Siempre Seguire: A Pilot Intervention to Improve Coping With Discrimination and Adherence Among HIV-Positive Latino MSM
Abstract: HIV-related disparities in diagnosis and disease outcomes persist among Latinos, and Latinos living with HIV show a lower percentage of viral suppression compared to the general HIV-positive population. A growing body of work suggests that stigma and discrimination contribute to health disparities, especially among people living with HIV, who may experience discrimination due to multiple stigmatized identities related to HIV- serostatus, race/ethnicity, and sexual orientation. Internalized stigma and discrimination may lead to health- related disparities by increasing detrimental physiological stress responses, resulting in maladaptive coping and poor health behaviors, including non-adherence to treatment. Moreover, the chronic stress of discrimination may weaken immune function, leading to worse HIV outcomes, including increased HIV viral load. In the proposed research, we will integrate adherence skills-building strategies into a recently developed intervention, Siempre Seguiré, a 7-session group cognitive behavioral therapy (CBT) intervention for HIV- positive Latino men who have sex with men (LMSM) that aims to improve adaptive coping responses to discrimination. In a small pilot of 30 participants, the intervention was associated with improved coping at follow-up as compared to baseline. However, this pilot did not include a control group, did not address or examine HIV-related behaviors and outcomes such as adherence, retention in care, and viral load suppression, and had a very low sample size. Thus, in the proposed research, we will conduct a larger pilot study in which preliminary effects on HIV outcomes can be assessed. The specific aims are: (1) To modify and refine Siempre Seguiré, a newly developed culturally congruent CBT group intervention for HIV-positive LMSM, to include strategies for antiretroviral treatment adherence and retention in HIV care; and (2) To conduct a small randomized pilot of Siempre Seguiré to examine feasibility and acceptability, as well as to explore preliminary effects on: (a) coping responses to discrimination; and (b) antiretroviral treatment adherence, viral load suppression, and HIV care retention, among LMSM living with HIV. In Phase 1, we will work with HIV treatment adherence intervention experts and key stakeholders, including a community advisory board, to refine our pilot intervention as needed and update our manual to integrate information and skills building regarding HIV treatment adherence and retention in care. In Phase 2, we will conduct a small randomized controlled trial of 80 participants (40 intervention participants divided evenly over 4 intervention groups vs. 40 wait-list control participants). To our knowledge, our study will be the first to test an intervention that addresses coping with discrimination from multiple identities. Our proposed research is consistent with the Institute of Medicine report, The Health of Lesbian, Gay, Bisexual, and Transgender People, which recommends developing interventions to address racial disparities and mental health effects of discrimination among sexual minorities.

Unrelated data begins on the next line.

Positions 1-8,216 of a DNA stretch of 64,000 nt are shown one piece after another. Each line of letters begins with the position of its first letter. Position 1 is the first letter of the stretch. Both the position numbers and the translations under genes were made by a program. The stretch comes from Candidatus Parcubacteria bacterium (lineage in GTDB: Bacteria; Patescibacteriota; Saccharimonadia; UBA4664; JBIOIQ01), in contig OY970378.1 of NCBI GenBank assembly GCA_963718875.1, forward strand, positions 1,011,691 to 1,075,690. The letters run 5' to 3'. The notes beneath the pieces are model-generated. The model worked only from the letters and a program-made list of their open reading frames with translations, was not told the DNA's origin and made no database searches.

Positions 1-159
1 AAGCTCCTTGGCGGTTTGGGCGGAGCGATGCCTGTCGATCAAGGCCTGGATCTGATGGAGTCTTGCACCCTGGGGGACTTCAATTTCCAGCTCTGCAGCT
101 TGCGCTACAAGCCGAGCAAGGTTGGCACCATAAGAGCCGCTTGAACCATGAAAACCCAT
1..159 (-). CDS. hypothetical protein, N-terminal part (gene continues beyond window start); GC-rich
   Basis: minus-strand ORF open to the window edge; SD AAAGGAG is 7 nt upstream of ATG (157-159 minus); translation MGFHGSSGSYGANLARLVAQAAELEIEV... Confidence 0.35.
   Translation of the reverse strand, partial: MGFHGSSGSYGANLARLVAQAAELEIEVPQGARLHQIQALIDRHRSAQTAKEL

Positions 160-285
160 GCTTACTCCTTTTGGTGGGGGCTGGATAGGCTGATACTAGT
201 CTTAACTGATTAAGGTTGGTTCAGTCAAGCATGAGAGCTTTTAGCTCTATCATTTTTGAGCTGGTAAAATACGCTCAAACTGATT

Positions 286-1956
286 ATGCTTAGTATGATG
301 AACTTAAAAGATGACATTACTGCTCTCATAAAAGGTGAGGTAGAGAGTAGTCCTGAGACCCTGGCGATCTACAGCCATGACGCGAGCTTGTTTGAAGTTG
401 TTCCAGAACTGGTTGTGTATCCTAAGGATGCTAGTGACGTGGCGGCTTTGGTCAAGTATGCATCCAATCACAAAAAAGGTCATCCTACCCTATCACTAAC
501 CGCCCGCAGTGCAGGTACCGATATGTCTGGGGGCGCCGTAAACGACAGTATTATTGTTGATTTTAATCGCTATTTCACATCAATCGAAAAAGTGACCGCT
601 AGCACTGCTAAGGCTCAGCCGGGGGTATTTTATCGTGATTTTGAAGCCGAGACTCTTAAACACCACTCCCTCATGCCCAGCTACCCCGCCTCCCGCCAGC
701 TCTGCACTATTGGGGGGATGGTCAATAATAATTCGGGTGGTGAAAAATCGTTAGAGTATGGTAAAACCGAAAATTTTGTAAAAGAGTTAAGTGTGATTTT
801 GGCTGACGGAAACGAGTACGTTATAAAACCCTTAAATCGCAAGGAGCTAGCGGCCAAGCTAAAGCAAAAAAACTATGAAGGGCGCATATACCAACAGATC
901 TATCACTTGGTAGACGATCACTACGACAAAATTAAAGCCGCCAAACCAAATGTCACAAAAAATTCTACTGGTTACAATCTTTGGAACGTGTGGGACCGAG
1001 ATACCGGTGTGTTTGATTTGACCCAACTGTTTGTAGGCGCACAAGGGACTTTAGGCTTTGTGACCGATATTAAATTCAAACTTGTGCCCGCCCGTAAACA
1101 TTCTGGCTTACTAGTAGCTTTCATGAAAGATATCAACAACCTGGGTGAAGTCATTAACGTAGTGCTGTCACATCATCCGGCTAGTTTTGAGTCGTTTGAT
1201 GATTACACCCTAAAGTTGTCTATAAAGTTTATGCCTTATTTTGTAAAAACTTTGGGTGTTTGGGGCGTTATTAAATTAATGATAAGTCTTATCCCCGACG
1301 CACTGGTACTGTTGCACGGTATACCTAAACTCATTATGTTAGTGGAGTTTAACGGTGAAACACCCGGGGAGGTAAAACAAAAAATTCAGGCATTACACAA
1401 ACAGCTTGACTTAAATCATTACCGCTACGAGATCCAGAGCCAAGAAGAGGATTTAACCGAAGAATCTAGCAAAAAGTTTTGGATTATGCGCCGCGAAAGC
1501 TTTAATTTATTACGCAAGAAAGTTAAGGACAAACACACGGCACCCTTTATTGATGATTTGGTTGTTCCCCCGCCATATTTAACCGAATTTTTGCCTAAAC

Project Number: 1R34MH113413-01A1